The Best Philosophy

If you're looking for a path to wisdom, the options are plentiful. Should you take a leaf out of Plato or Aristotle, tune into your feelings or just put your faith in doubt? For our latest Big Question, we ask "what's the best philosophy?"   Over the next two weeks we will be publishing the opinions of six thinkers who make the case for six different philosophies. But in this poll, we are also keen to hear your thoughts too.

The MP Jesse Norman, an author and former philosophy tutor at University College London, picks Aristotle, "the philosopher-scientist who first drags man away from Platonic abstraction and back into the world, as a social animal". For Professor Angie Hobbs, the central question is "what is the best life and what sort of person does one have to be to live it?" Professor Hobbs argues that Plato's dialogues show us how through reason "we can escape the confinement of nature and nurture, and see further than our own postcode".

Anthony Gottlieb, an author and former executive editor on The Economist, picks the scepticism of the 18th-century philosopher David Hume. "If there is a best philosophy," Gottlieb writes, "it is surely the one which maintains that every philosophy is doubtful."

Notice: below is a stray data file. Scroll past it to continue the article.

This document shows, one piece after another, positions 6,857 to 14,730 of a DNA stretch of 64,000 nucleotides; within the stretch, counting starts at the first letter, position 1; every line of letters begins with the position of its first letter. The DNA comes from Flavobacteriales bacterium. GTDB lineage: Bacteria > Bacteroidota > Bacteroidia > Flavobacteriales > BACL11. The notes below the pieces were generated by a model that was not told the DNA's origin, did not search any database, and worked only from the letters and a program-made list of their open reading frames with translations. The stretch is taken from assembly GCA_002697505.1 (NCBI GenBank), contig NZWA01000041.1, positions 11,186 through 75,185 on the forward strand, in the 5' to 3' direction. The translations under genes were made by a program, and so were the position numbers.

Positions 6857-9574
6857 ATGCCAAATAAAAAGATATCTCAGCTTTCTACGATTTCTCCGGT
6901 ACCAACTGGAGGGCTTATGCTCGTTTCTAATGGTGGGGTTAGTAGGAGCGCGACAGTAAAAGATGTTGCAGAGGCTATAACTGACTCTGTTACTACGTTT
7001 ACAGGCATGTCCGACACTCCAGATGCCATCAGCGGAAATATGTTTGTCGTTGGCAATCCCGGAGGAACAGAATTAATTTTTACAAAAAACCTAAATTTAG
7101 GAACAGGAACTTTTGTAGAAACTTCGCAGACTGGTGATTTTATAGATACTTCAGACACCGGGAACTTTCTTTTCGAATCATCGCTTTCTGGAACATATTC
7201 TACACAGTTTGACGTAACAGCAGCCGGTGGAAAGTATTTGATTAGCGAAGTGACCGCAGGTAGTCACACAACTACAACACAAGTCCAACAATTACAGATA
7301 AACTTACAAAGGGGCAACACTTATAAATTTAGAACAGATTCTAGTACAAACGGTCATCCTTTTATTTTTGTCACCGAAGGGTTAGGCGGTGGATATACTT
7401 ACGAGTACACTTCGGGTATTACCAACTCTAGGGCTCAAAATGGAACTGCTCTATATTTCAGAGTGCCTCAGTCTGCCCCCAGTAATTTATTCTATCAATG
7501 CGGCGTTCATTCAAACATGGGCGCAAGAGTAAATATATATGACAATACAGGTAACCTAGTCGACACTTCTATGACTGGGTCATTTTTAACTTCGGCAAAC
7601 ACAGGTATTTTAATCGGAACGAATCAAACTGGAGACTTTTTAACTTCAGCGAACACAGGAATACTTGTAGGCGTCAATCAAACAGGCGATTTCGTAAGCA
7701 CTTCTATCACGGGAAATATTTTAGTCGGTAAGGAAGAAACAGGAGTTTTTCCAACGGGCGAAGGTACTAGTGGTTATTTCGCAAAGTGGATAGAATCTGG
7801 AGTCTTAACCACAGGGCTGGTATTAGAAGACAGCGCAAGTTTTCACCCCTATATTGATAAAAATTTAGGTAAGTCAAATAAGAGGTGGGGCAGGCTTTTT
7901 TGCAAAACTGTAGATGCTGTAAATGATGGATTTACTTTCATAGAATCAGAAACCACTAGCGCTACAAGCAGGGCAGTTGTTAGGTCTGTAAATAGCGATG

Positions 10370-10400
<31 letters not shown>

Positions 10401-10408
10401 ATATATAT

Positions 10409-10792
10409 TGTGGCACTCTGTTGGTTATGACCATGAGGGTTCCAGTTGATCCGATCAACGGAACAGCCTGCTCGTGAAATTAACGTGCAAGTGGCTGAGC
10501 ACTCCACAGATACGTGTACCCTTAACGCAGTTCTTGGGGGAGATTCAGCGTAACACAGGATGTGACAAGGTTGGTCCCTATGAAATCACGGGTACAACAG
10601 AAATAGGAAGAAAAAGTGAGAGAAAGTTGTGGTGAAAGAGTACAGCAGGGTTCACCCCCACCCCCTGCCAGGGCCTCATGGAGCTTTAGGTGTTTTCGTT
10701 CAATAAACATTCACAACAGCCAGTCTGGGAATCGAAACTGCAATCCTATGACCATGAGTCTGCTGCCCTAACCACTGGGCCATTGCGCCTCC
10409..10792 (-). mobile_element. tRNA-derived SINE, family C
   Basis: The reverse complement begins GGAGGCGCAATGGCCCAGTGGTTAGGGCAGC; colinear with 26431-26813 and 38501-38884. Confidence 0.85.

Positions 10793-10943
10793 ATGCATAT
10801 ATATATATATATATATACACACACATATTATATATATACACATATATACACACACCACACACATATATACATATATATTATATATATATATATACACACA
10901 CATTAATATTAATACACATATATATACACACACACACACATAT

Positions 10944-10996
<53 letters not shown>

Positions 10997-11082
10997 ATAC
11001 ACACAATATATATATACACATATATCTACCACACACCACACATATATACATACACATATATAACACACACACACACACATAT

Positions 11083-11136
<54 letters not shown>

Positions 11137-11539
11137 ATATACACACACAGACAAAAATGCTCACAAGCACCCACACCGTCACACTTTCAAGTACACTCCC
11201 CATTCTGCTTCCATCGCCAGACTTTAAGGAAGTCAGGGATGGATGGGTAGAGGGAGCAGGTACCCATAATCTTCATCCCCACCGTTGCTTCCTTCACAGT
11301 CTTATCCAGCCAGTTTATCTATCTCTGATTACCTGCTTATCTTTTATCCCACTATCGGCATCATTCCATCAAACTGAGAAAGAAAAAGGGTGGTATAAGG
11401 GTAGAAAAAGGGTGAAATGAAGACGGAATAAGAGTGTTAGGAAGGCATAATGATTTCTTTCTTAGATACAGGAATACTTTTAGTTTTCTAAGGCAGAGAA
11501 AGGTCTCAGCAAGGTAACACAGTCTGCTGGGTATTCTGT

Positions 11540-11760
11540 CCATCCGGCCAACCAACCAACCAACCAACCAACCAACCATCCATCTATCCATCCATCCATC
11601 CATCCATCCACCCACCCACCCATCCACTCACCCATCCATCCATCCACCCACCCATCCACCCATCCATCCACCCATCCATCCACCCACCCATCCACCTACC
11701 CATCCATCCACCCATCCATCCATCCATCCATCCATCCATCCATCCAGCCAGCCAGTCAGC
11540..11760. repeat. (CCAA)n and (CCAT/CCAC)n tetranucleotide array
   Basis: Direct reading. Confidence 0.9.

Simon Willis, the apps editor of Intelligent Life, chooses particularism, which favours real people in real situations to abstract rules—"a philosophy which brings us back to earth".

The professor of neuroscience at Oxford, Colin Blakemore, also praises doubt as the engine of intelligence. He cites the first serious piece of philosophy he ever read, Descartes’ “Discourse on Method”, and its opening line “Good sense is the most evenly shared thing in the world, for each of us thinks he is so well endowed with if that even those who are the hardest to please in all other respects are not in the habit of wanting more than they have.”

And finally, the psychotherapist Susie Orbach writes about the importance of self-knowledge. If we know what we feel it means...